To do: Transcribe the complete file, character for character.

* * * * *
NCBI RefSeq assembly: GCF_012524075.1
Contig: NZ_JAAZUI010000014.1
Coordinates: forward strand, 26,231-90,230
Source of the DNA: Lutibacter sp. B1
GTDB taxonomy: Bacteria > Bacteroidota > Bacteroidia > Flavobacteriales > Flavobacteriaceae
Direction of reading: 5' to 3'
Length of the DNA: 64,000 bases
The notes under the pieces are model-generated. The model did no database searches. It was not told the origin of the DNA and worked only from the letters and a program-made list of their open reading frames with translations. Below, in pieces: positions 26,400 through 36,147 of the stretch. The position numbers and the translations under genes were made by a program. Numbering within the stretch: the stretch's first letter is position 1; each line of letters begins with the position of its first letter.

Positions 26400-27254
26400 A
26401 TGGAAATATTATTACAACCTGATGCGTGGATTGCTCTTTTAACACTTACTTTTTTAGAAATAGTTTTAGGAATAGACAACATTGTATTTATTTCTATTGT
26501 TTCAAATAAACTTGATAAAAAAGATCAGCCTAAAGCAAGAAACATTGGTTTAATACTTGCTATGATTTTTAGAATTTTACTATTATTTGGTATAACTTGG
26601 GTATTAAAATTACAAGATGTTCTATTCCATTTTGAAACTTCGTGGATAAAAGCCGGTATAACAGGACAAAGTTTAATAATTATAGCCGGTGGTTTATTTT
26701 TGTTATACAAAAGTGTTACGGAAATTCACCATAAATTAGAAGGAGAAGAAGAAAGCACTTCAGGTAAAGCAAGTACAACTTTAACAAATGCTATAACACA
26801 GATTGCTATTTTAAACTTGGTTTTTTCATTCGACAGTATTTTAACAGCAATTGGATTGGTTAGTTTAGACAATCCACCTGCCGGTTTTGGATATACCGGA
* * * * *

NCBI RefSeq assembly: GCF_012524075.1
Contig: NZ_JAAZUI010000014.1
Coordinates: forward strand, 26,231-90,230
Source of the DNA: Lutibacter sp. B1
GTDB taxonomy: Bacteria > Bacteroidota > Bacteroidia > Flavobacteriales > Flavobacteriaceae
Direction of reading: 5' to 3'
Length of the DNA: 64,000 bases
The notes under the pieces are model-generated. The model did no database searches. It was not told the origin of the DNA and worked only from the letters and a program-made list of their open reading frames with translations. Below, in pieces: positions 26,400 through 36,147 of the stretch. The position numbers and the translations under genes were made by a program. Numbering within the stretch: the stretch's first letter is position 1; each line of letters begins with the position of its first letter.

Positions 26400-27254
26400 A
26401 TGGAAATATTATTACAACCTGATGCGTGGATTGCTCTTTTAACACTTACTTTTTTAGAAATAGTTTTAGGAATAGACAACATTGTATTTATTTCTATTGT
26501 TTCAAATAAACTTGATAAAAAAGATCAGCCTAAAGCAAGAAACATTGGTTTAATACTTGCTATGATTTTTAGAATTTTACTATTATTTGGTATAACTTGG
26601 GTATTAAAATTACAAGATGTTCTATTCCATTTTGAAACTTCGTGGATAAAAGCCGGTATAACAGGACAAAGTTTAATAATTATAGCCGGTGGTTTATTTT
26701 TGTTATACAAAAGTGTTACGGAAATTCACCATAAATTAGAAGGAGAAGAAGAAAGCACTTCAGGTAAAGCAAGTACAACTTTAACAAATGCTATAACACA
26801 GATTGCTATTTTAAACTTGGTTTTTTCATTCGACAGTATTTTAACAGCAATTGGATTGGTTAGTTTAGACAATCCACCTGCCGGTTTTGGATATACCGGA